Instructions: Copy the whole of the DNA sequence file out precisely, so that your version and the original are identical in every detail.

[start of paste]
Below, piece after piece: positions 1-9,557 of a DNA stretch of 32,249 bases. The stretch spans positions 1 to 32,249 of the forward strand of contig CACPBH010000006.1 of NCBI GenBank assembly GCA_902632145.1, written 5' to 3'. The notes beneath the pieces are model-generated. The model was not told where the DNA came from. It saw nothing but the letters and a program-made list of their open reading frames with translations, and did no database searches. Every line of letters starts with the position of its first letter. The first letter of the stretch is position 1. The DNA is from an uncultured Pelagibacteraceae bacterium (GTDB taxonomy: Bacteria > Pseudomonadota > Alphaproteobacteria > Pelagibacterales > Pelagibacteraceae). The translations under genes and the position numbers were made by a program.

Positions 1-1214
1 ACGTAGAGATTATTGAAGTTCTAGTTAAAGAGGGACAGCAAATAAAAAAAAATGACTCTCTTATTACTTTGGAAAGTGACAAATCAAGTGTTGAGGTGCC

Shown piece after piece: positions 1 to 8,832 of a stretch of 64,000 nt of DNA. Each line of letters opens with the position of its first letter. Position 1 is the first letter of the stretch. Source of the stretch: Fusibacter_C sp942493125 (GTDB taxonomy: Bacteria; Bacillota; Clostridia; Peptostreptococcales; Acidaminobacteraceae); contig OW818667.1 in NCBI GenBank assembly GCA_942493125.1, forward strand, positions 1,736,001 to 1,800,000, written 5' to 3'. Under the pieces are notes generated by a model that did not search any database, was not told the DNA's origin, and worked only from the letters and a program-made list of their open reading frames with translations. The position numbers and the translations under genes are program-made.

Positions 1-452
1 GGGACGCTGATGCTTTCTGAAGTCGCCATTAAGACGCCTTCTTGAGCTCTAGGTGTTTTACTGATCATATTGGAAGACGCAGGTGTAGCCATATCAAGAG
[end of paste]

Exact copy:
Below, piece after piece: positions 1-9,557 of a DNA stretch of 32,249 bases. The stretch spans positions 1 to 32,249 of the forward strand of contig CACPBH010000006.1 of NCBI GenBank assembly GCA_902632145.1, written 5' to 3'. The notes beneath the pieces are model-generated. The model was not told where the DNA came from. It saw nothing but the letters and a program-made list of their open reading frames with translations, and did no database searches. Every line of letters starts with the position of its first letter. The first letter of the stretch is position 1. The DNA is from an uncultured Pelagibacteraceae bacterium (GTDB taxonomy: Bacteria > Pseudomonadota > Alphaproteobacteria > Pelagibacterales > Pelagibacteraceae). The translations under genes and the position numbers were made by a program.

Positions 1-1214
1 ACGTAGAGATTATTGAAGTTCTAGTTAAAGAGGGACAGCAAATAAAAAAAAATGACTCTCTTATTACTTTGGAAAGTGACAAATCAAGTGTTGAGGTGCC

Shown piece after piece: positions 1 to 8,832 of a stretch of 64,000 nt of DNA. Each line of letters opens with the position of its first letter. Position 1 is the first letter of the stretch. Source of the stretch: Fusibacter_C sp942493125 (GTDB taxonomy: Bacteria; Bacillota; Clostridia; Peptostreptococcales; Acidaminobacteraceae); contig OW818667.1 in NCBI GenBank assembly GCA_942493125.1, forward strand, positions 1,736,001 to 1,800,000, written 5' to 3'. Under the pieces are notes generated by a model that did not search any database, was not told the DNA's origin, and worked only from the letters and a program-made list of their open reading frames with translations. The position numbers and the translations under genes are program-made.

Positions 1-452
1 GGGACGCTGATGCTTTCTGAAGTCGCCATTAAGACGCCTTCTTGAGCTCTAGGTGTTTTACTGATCATATTGGAAGACGCAGGTGTAGCCATATCAAGAG